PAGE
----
Nash’s interest in pattern has recently been described by Inga Fraser as a search for order, and in line with a mediumistic conception of the land as offering “a glimpse of another metaphysical reality”.25 Yet Nash’s work can also be read as dealing with the literal and immanent geological appearance of order and pattern. It appears to see, for the first time, a land infused with design of an intricacy quite beyond belief—an unseen material land, that in its immanent self radiates transcendence.

Radium Uncovers New Clues to Earth’s Age

Figure 8.
Arthur Holmes, Radium Uncovers New Clues to Earth’s Age, published in The New York Times, 6 June 1926, Sect IX, pp. 4f.


One of Nash’s natural science books, The Worship of Nature by James George Frazer, is a volume which from its opening pages contemplates atoms and electrons, “the imperceptible particles of matter”, with reference to works by Soddy and by the physicist William Bragg, whose 1912 Studies in Radioactivity preceded his use of X-rays to analyse crystal structure. Nash marked the margin of the text adjacent to an idea that resonates with his exploration of pattern, and the tendency of his work to manifest seamlessness between abstract and material modalities, with no apparent contradiction between these modes: “both theories, the materialistic and the spiritualistic, aim at explaining the reality of a world beyond the immediate data of sense.”26


Nash made streams of photographs observing and visualizing sequences and patterns made “by design” and otherwise: the ploughed earth, a cobbled road, the rhythms of a dry stonewall, the surface of the sea (Fig. 9. Fig. 10, Fig. 11, Fig. 12). The photographs bestow these overlooked forms of the earth with new intrigue, signalling the discovery of long “invisible” processes. Nash’s preferred medium to capture these patterns is apposite: a chapter in Holmes’ The Age of the Earth addressing radioactivity opens by describing the photographic plate and Henri Becquerel’s discovery of emanation. Holmes writes that, “uranium salts and minerals give out invisible rays which are capable of penetrating black paper and of revealing their existence by their effect on a photographic plate wrapped within it.”27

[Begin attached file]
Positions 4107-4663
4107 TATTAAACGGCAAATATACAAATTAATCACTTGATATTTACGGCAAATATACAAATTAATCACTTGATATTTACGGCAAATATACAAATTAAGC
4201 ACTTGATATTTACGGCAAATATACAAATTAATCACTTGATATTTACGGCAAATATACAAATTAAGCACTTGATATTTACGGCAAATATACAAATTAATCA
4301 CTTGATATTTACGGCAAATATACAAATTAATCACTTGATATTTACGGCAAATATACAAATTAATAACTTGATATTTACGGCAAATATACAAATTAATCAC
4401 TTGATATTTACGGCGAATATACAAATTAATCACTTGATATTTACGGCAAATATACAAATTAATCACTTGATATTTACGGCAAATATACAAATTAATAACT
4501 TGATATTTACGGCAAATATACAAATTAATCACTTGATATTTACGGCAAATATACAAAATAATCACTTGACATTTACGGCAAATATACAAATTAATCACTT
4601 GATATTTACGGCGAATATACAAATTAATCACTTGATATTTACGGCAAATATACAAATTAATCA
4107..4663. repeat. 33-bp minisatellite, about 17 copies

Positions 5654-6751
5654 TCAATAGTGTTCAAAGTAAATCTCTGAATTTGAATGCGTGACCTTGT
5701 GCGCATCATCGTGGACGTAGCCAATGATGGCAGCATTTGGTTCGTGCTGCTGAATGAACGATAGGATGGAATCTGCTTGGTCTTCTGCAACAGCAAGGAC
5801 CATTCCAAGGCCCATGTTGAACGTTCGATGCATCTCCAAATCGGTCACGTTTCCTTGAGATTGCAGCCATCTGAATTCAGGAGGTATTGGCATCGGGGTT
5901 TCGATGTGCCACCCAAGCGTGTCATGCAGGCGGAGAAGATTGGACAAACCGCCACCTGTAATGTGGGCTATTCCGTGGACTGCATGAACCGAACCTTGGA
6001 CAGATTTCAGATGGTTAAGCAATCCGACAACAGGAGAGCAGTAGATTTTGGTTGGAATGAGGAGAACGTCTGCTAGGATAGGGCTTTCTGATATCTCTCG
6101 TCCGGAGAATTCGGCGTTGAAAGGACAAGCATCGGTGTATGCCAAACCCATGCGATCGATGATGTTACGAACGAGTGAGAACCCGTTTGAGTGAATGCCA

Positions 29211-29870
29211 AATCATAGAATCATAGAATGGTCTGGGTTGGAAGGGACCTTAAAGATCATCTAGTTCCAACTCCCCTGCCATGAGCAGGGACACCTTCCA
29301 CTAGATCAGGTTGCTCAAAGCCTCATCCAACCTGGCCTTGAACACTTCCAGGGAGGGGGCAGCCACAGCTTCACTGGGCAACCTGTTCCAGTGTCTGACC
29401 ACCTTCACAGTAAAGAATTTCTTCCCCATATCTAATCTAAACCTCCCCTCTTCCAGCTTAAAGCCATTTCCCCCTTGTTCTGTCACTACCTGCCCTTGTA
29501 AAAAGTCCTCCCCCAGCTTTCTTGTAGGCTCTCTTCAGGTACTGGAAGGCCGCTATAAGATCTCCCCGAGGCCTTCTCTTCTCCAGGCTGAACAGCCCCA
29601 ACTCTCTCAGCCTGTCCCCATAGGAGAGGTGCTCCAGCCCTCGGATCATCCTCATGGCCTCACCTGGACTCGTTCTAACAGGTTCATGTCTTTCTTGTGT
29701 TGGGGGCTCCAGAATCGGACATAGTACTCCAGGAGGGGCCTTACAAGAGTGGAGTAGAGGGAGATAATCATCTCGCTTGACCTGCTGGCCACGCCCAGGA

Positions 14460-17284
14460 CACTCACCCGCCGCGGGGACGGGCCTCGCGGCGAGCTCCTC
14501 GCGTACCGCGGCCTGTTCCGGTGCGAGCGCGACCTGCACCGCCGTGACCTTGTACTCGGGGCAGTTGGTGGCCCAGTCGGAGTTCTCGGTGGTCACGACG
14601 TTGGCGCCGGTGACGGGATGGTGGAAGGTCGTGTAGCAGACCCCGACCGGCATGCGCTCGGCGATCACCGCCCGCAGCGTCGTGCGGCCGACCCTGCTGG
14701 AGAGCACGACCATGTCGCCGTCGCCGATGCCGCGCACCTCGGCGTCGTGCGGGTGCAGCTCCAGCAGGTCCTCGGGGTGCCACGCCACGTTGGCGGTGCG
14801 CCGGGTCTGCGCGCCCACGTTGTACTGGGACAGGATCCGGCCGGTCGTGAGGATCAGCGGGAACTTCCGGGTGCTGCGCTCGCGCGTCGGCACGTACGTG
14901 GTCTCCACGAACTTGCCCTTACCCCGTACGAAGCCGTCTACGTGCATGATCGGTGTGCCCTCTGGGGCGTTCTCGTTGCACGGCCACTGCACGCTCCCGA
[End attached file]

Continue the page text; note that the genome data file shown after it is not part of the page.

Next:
• The coast at Kimmeridge, Dorset

    Figure 9.

    Paul Nash, The coast at Kimmeridge, Dorset, ca. 1935-1936, black and white negative, 8.9 x 12 cm. Tate Archive Collection (TGA 7050PH/947).

    Digital image courtesy of Tate (CC-BY-NC-ND 3.0 Unported).

  • Kimmeridge Bay (double exposure)

    Figure 10.

    Paul Nash, Kimmeridge Bay (double exposure), unknown date, black and white negative, 8.2 x 12.1 cm. Tate Archive Collection (TGA 7050PH/950).

    Digital image courtesy of Tate (CC-BY-NC-ND 3.0 Unported).

  • A stone wall, Worth Matravers

    Figure 11.

    Paul Nash, A stone wall, Worth Matravers, unknown date, black and white negative, 8.6 x 12.4 cm. Tate Archive Collection (TGA 7050PH/1234).

    Digital image courtesy of Tate (CC-BY-NC-ND 3.0 Unported).

  • Wave breaking on Chesil Beach, Dorset

    Figure 12.

    Paul Nash, Wave breaking on Chesil Beach, Dorset, 1935, black and white negative, 8 x 12.5 cm. Tate Archive Collection (TGA 7050PH/369).

    Digital image courtesy of Tate (CC-BY-NC-ND 3.0 Unported).